Division of Child Health, Obstetrics and Gynaecology
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Research Fellow, Faculty of Medicine & Health Sciences
My main research interests are in the pathophysiology of the hypertensive diseases of pregnancy and intrauterine growth restriction. Pre-eclampsia remains a common disorder in pregnancy, affecting… read more
Dr Lesia Kurlak, Research Fellow in Obstetrics & Gynaecology at the City Hospital Campus, has been awarded a Practical Skills Grant from the Society for Endocrinology (www.endocrinology.org) to participate in the 10th Annual Human Placenta Workshop at Queen's University, Kingston, Ontario. This unique, week-long, workshop is highly specialised in content, covering a wide range of skills in placentology: it provides an exceptional opportunity to work alongside esteemed experts in the field and forge strong international collaborations.
My main research interests are in the pathophysiology of the hypertensive diseases of pregnancy and intrauterine growth restriction. Pre-eclampsia remains a common disorder in pregnancy, affecting 3-5% of all UK pregnancies. Pre-eclampsia is a state of elevated oxidative stress; reduced placental perfusion or ischaemic reperfusion play a critical role in excessive generation of reactive oxygen species (ROS), which are thought to initiate a cascade of events in susceptible individuals leading to maternal oxidative stress and endothelial cell dysfunction.I am studying the potential role of the RAS in very early placentation, together with assessment of its systemic impact. The redox balance markedly influences the capacity to generate angiotensin I, and hence angiotensin II (AngII), from angiotensinogen with AngII exerting much of its vasoconstrictor effect by the generation of ROS. Placentation occurs at very low oxygen tensions, and we have increasing evidence for the potential involvement of the RAS and associated pathways in trophoblast invasion due to changes under both chronic and acute hypoxic conditions.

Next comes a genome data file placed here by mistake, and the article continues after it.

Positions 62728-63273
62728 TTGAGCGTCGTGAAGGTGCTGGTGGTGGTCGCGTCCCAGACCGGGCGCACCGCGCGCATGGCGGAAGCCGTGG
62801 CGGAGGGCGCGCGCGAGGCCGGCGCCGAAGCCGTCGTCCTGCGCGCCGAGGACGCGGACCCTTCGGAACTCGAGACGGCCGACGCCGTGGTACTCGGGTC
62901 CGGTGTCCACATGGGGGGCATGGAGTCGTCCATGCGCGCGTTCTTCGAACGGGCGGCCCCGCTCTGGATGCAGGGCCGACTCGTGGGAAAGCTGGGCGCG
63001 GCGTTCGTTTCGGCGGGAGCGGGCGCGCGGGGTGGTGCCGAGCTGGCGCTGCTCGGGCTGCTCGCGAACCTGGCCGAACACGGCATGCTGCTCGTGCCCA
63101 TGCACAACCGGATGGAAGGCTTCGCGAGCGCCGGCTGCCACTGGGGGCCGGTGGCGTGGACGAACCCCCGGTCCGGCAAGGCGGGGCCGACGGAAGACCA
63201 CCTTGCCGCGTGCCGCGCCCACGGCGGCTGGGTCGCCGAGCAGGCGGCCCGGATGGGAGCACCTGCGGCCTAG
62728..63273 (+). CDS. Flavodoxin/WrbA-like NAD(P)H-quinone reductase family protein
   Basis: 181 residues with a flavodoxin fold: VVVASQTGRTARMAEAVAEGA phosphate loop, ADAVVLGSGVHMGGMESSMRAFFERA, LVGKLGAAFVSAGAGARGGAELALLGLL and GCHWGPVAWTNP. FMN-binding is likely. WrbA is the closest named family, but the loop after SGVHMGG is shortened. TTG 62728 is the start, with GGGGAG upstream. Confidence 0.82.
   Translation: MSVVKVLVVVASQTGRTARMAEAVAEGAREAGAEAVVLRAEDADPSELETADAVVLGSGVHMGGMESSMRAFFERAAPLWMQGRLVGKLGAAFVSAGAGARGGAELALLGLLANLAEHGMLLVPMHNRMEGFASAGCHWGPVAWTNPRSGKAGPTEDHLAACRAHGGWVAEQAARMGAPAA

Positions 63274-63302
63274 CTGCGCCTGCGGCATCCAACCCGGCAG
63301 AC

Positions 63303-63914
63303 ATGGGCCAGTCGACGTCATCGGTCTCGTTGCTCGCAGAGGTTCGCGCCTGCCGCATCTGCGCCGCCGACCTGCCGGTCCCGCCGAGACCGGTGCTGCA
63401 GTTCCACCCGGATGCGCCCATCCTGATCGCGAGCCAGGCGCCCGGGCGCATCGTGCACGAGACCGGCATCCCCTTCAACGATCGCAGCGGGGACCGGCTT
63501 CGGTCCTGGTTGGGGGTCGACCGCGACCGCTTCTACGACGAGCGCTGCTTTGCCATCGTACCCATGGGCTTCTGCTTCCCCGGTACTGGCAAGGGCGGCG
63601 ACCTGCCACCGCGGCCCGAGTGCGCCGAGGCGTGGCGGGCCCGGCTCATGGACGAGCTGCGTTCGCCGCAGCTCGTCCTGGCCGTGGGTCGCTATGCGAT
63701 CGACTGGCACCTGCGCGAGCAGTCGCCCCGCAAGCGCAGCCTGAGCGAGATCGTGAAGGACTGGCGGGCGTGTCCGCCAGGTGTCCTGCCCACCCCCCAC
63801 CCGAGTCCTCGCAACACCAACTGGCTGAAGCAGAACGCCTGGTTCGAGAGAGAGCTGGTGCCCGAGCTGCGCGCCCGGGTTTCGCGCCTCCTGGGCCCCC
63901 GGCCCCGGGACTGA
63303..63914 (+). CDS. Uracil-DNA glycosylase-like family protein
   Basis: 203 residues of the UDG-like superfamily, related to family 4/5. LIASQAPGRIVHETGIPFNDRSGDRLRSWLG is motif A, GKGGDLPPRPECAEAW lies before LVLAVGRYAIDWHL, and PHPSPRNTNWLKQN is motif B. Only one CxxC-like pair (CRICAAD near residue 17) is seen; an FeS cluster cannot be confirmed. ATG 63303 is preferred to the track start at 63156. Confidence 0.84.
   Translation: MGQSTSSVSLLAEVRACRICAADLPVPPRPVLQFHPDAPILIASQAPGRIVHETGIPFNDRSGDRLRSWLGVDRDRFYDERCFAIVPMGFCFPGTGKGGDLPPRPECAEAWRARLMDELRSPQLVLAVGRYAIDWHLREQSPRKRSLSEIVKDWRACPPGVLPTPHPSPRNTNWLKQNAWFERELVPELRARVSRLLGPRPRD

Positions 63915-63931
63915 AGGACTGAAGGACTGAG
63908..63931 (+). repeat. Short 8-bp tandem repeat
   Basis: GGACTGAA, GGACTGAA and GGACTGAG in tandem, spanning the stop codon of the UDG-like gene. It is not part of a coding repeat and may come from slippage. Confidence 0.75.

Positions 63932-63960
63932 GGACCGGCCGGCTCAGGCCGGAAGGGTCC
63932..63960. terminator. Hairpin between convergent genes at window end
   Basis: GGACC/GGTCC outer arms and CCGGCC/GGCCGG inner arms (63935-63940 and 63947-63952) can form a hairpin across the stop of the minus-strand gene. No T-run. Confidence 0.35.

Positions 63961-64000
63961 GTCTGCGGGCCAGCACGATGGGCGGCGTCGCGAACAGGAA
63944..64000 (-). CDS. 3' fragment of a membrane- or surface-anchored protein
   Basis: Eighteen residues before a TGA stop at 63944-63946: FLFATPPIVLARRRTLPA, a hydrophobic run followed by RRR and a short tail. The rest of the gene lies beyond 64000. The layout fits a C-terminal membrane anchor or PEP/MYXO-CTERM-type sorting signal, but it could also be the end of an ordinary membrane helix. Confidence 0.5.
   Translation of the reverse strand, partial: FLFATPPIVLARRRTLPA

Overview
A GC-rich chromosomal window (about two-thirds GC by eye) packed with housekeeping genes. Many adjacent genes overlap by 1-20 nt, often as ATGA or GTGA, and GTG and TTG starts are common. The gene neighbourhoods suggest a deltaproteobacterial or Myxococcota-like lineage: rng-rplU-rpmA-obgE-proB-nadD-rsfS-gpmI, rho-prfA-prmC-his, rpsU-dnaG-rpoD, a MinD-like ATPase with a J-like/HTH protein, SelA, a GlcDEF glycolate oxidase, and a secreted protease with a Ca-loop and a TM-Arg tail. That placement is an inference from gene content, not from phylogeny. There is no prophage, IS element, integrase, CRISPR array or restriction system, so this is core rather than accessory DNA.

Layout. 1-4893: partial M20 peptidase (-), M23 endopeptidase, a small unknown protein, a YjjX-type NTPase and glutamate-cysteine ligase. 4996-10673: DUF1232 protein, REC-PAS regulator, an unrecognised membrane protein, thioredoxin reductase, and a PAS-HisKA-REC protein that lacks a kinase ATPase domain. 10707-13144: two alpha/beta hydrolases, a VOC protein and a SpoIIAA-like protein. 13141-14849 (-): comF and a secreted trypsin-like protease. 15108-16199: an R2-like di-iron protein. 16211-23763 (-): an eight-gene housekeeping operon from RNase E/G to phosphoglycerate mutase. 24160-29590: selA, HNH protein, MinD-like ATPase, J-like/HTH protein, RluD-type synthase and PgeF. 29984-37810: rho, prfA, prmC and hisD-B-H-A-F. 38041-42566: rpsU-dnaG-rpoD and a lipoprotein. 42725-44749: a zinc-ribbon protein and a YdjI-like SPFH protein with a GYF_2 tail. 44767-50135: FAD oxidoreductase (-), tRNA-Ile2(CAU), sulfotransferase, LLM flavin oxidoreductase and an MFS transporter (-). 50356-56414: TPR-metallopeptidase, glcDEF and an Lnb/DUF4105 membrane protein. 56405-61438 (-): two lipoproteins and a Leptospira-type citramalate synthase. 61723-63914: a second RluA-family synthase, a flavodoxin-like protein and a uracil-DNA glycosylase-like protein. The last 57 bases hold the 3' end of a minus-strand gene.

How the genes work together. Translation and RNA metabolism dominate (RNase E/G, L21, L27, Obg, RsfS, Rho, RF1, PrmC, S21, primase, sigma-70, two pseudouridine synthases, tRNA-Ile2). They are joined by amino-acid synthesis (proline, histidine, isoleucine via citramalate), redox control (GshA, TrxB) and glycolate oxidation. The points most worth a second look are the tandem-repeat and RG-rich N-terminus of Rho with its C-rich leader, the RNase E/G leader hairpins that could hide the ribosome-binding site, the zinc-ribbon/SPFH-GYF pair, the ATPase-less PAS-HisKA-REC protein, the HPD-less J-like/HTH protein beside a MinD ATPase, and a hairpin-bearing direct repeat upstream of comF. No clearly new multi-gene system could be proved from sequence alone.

Previous research investigated whether differences in platelet function between newborn infants and adults are membrane-related. This involved the measurement of platelet aggregation in whole blood ; Investigation of platelet membrane fluidity by measurement of fluorescence anisotropy; Analysis of fatty acid composition of platelet membrane by lipid extraction and Gas Chromatography - Mass Spectroscopy (GCMS).
My interest in antioxidant capacity in pregnancy links to the problem of selenium deficiency. I am actively involved with King's College London , School of Biosciences - University of Nottingham together with the Universities of East Anglia and Blantyre (Malawi), in relation to selenium soil enrichment in Malawi. The emphasis of this research is on improvement of nutrition and wellbeing in pregnant women in whom obstetric complications are worryingly high.